Is there any downside to a SCIN?

The IRS would not allow this transaction unless it is equivalent to an arms-length transaction between unrelated parties.   So in return for the self cancelling feature of the note,  a “mortality risk premium” is charged to the payor – typically an increased interest rate.  The older the seller is, the greater the mortality risk premium will be.    

This mortality risk premium is the downside of the SCIN transaction.  If the seller outlives the term of the SCIN, the trust will have paid the mortality risk premium interest rate to the seller for absolutely no benefit.[1] 

What makes 2012 an unusually good time to use a SCIN?

What makes the SCIN extremely attractive now is the historically low interest rate environment.  The SCIN interest rate is the base AFR rate which the IRS requires for all promissory notes, plus the mortality risk premium.  

Today, both the AFR rates and mortality risk premiums are very low.   Long term AFR rates for 2012 have hovered around 2.75%.  The largest the mortality rate premium has been for a 55-year-old male since January 2010 was only .58 percent.  The SCIN rate for a 70 year old in March 2012 was only 3.07 percent.    Thus, a 55 year old can do a SCIN at an interest rate of around 3.47%.  A 70 year old can do a SCIN for a rate of around 5.96%.  In both cases, the SCIN interest rates are below historical average prime rate of interest for third party loans.    Under these circumstances the downside risk of a SCIN is very small when compared to the huge estate tax benefit that could result.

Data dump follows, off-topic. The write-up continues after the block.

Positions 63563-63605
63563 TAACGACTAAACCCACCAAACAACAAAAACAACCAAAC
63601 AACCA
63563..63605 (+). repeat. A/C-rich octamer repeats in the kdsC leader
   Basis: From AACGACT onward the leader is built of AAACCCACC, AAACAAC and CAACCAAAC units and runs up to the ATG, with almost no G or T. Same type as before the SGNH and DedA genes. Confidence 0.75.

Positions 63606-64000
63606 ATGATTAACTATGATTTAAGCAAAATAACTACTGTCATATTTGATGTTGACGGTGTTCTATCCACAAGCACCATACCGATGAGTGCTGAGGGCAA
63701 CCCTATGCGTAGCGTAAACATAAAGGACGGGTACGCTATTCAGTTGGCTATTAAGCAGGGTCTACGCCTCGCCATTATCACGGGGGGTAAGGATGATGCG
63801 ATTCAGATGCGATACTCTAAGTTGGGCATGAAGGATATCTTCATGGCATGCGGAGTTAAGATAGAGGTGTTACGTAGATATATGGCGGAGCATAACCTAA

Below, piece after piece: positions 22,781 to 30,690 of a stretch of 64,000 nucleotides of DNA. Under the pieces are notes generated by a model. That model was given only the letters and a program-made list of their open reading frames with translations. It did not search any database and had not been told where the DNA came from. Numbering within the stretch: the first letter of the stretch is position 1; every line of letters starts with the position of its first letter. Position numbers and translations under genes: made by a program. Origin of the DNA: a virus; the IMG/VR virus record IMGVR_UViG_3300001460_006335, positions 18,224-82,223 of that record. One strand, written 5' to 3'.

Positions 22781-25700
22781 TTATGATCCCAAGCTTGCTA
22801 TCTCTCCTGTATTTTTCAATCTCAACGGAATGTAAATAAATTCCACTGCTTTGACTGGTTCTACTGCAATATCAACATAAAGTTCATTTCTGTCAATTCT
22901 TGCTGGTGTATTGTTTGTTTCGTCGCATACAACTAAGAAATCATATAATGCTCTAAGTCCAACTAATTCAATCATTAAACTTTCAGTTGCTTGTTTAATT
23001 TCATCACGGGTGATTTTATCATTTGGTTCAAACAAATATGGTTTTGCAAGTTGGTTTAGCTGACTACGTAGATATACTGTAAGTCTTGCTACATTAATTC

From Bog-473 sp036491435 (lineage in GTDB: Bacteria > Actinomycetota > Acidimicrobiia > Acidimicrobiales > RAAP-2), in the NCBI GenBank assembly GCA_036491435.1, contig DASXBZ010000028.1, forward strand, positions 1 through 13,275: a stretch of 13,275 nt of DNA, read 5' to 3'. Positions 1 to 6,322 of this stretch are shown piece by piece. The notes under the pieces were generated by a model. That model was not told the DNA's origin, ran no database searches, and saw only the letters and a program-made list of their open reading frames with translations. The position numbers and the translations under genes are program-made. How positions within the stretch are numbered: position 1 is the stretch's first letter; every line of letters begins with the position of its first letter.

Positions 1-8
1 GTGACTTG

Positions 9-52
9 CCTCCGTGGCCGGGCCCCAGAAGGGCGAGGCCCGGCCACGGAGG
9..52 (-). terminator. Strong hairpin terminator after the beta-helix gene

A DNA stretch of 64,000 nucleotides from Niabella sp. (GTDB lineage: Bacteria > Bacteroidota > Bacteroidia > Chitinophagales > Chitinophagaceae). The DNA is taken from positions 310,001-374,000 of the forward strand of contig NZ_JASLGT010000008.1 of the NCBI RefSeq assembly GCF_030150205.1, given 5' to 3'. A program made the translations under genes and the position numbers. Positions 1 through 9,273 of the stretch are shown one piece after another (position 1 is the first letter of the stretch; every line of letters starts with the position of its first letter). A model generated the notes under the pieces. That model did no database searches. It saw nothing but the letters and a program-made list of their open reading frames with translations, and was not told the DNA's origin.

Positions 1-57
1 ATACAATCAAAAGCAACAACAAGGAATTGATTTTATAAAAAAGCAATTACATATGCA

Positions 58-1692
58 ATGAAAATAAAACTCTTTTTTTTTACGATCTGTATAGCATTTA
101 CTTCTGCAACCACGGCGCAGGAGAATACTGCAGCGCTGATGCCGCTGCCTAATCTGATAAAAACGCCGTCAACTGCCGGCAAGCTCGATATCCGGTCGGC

If you need help with your estate plan or want additional information, please contact us at (404) 255-7400.


[1] This downside risk can be mitigated by combining the SCIN strategy with a GRAT strategy.  The SCIN strategy only works if the seller passes away during the term of the SCIN. The GRAT strategy only works if the seller survives the term of the GRAT.  By combining the two, mortality risk can be greatly reduced if not eliminated.

Georgia Education Expense Tax Credits: Do Not Wait!

June is the new November The Georgia Dept. of Revenue is approving education expense tax credits at 3½ times the rate for 2011. As of Mar. 16, the DOR had approved $8.6 million in tax credits. In 2011, the tax credit cap was met in November. This year, the cap is likely to be met in June—if not sooner. In 2011, 2,700 Georgia taxpayers were denied participation in the education expense tax credit program. Don’t let this happen to you in 2012! Apply today for your tax credit approval.

MEDICAID PLANNING USING IRREVOCABLE INCOME ONLY TRUSTS

Joe Nagel Website PictureFor most clients, planning to obtain Medicaid is a last resort; however, with the catastrophic cost of long-term care exceeding $200,000 in many metropolitan areas, they are left with no choice.  A careful review of a client’s assets, as well as their short-term goals and long-term objections, will determine whether transferring property to an Irrevocable Income Only Trust (“IIOT”) would be an appropriate part of an estate plan.  Such planning, when used properly, can avoid the difficult decision to sell family legacy assets to pay for nursing care coverage.